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Miscarriages of justice not a thing of the past

Tom Griffin
4 August 2008

Tom Griffin (London, OK):  In today's Guardian, Duncan Campbell draws out some of the implications of Barry George's acquittal for the murder of Jill Dando, a charge for which he'd already served eight years in Prison:

It was widely assumed that after the Birmingham Six, the Guildford Four, the Bridgwater Three, Judith Ward and those many other high-profile cases that originated in the 1970s - when evidence rules were lax and there was still a culture of institutional corruption in some branches of the police service - the days of miscarriages of justice were over. Not so.

Campbell highlights the work of the Miscarriage of Justice Organisation - (MOJO) founded by Paddy Hill of the Birmingham Six, which played a key role in helping George's sister, Michelle Diskin, campaign for his release.

It was experiences like Hill's own that led to the creation of the Criminal Cases Review Commission (CCRC), which reinvestigated George's case.

The CCRC took over a role that had previously been exercised by the Home Office. Another member of the Birmingham Six suggested to me a few years ago that this was in some ways a backward step, as it insulated politicians from the public pressure that they believed was crucial in such cases.

That may be unfair to the CCRC, but is nevertheless worth noting given the ease with which the Commission is apparently being starved of resources. Campbell points us to the despairing tone of the chairman's foreword in the latest CCRC annual report.

the Commissioners and I are particularly sad that the Treasury guidelines on pay have required us (because progression and annual increments have to be included) to offer a pay award his year which falls so far short of inflation that most are experiencing a real cut in pay. We recognise the need for pay restraint in the public sector but when two-thirds of our staff receive an award of only 1.2%, it s easy to see why we feel frustrated and the staff feel angry and dispirited.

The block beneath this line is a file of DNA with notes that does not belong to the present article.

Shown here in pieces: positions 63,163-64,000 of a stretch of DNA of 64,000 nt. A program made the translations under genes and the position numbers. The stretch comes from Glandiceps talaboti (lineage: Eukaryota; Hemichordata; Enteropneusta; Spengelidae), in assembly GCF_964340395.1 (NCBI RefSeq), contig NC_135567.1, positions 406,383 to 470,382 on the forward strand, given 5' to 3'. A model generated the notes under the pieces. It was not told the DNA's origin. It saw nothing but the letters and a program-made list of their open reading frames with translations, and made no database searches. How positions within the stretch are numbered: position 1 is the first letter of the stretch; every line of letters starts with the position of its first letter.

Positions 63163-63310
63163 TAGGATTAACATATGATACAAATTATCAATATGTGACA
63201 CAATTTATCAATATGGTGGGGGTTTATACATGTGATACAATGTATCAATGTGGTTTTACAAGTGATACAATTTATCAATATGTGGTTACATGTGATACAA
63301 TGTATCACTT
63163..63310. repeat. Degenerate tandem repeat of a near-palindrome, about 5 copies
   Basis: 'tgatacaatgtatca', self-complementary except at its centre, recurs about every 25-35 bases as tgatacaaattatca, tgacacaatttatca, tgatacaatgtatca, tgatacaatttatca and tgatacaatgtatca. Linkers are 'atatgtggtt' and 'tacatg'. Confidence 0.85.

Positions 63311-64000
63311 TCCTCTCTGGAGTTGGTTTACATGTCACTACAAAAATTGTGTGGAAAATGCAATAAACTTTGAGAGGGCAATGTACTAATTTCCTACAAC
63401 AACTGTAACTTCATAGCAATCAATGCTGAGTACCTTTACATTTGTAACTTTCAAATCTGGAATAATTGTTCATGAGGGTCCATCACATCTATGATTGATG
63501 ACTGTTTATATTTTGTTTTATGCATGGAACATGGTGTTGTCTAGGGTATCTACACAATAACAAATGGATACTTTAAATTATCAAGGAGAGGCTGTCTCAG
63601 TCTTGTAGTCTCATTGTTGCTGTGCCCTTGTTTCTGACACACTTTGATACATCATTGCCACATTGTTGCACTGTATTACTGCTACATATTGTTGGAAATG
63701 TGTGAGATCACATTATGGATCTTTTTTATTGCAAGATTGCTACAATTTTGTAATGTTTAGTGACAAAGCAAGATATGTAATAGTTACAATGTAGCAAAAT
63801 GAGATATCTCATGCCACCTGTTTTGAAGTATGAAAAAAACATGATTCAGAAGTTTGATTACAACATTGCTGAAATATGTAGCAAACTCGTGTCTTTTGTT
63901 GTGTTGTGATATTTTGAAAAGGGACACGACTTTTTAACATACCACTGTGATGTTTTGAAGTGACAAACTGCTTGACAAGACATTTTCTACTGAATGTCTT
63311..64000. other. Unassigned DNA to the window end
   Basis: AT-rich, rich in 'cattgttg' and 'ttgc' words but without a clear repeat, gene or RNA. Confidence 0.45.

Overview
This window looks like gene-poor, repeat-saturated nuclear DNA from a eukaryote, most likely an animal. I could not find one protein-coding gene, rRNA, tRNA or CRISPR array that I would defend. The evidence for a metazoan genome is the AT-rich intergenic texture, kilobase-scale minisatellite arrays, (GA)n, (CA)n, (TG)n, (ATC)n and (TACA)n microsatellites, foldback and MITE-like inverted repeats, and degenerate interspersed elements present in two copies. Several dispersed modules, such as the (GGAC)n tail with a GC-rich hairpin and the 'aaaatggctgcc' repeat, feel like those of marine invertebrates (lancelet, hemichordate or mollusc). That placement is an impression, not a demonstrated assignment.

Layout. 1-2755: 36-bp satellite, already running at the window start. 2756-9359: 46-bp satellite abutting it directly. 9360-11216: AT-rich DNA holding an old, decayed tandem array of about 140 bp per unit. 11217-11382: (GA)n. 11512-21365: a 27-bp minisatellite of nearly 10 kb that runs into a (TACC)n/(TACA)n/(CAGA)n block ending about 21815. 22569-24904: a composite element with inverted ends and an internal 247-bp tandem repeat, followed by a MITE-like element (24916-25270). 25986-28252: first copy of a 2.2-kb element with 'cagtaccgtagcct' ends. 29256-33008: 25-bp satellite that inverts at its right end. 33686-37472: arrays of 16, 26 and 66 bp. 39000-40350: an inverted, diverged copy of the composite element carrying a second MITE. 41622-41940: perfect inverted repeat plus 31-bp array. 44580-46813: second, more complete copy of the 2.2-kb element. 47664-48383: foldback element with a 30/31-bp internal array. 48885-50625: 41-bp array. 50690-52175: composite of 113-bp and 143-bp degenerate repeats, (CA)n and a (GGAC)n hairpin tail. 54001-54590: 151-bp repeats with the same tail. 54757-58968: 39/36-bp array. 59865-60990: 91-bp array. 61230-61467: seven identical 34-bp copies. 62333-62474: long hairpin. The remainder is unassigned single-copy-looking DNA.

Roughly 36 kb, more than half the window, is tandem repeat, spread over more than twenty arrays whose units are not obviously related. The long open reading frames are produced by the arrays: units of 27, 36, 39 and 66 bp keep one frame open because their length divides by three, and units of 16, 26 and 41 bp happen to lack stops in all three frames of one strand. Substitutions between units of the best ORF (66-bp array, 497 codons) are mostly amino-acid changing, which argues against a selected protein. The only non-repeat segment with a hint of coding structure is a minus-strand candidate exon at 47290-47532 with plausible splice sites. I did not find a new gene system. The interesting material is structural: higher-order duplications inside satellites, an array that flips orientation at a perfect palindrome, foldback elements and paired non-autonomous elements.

Our pleasure at the impact of the new arrangements on waiting times is tempered by the knowledge that these gains which have been secured through so much effort are unlikely to be sustained if the proposed budget reductions of £100k in money terms for each of the next three years are confirmed. A reduction of his order, equivalent in real terms to a reduction amounting to around £300,000 per annum once inflation is taken into account, will mean that staff numbers will have to continue to fall. Indeed, our inability to fill vacancies in anticipation of these reductions – our complement of case review managers has dropped by almost 10% over the year – is already reversing these improvements. The one thing we are not prepared to do is to compromise the quality or intensity of our reviews. We have made significant economies and will continue to do so wherever possible, but there is now minimal scope for savings which will not damage the quality and efficiency of our work.

The impact of such cuts will keep innocent people in prison for longer than necessary, with the logical corollary that, as in the Jill Dando case, the guilty will go free.

 

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